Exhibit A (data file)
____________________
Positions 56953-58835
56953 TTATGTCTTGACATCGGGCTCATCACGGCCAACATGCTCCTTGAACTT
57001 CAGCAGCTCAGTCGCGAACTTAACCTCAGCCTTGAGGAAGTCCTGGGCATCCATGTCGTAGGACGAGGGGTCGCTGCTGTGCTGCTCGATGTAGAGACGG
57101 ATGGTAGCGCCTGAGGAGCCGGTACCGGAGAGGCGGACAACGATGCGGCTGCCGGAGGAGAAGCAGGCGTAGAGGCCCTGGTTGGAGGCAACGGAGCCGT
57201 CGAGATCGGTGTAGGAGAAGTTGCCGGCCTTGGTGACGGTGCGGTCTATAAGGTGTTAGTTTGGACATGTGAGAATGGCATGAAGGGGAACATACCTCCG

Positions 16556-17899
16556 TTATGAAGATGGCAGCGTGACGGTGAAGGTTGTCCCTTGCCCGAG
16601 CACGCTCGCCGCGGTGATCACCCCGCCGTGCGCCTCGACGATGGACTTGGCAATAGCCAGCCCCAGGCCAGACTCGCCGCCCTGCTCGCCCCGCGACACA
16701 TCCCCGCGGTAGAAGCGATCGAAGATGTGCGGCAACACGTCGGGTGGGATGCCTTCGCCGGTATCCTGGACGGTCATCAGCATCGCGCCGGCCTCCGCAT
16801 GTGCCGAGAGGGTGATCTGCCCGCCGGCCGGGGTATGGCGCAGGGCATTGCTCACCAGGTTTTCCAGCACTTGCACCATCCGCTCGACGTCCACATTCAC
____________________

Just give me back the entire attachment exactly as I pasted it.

Positions 56953-58835
56953 TTATGTCTTGACATCGGGCTCATCACGGCCAACATGCTCCTTGAACTT
57001 CAGCAGCTCAGTCGCGAACTTAACCTCAGCCTTGAGGAAGTCCTGGGCATCCATGTCGTAGGACGAGGGGTCGCTGCTGTGCTGCTCGATGTAGAGACGG
57101 ATGGTAGCGCCTGAGGAGCCGGTACCGGAGAGGCGGACAACGATGCGGCTGCCGGAGGAGAAGCAGGCGTAGAGGCCCTGGTTGGAGGCAACGGAGCCGT
57201 CGAGATCGGTGTAGGAGAAGTTGCCGGCCTTGGTGACGGTGCGGTCTATAAGGTGTTAGTTTGGACATGTGAGAATGGCATGAAGGGGAACATACCTCCG

Positions 16556-17899
16556 TTATGAAGATGGCAGCGTGACGGTGAAGGTTGTCCCTTGCCCGAG
16601 CACGCTCGCCGCGGTGATCACCCCGCCGTGCGCCTCGACGATGGACTTGGCAATAGCCAGCCCCAGGCCAGACTCGCCGCCCTGCTCGCCCCGCGACACA
16701 TCCCCGCGGTAGAAGCGATCGAAGATGTGCGGCAACACGTCGGGTGGGATGCCTTCGCCGGTATCCTGGACGGTCATCAGCATCGCGCCGGCCTCCGCAT
16801 GTGCCGAGAGGGTGATCTGCCCGCCGGCCGGGGTATGGCGCAGGGCATTGCTCACCAGGTTTTCCAGCACTTGCACCATCCGCTCGACGTCCACATTCAC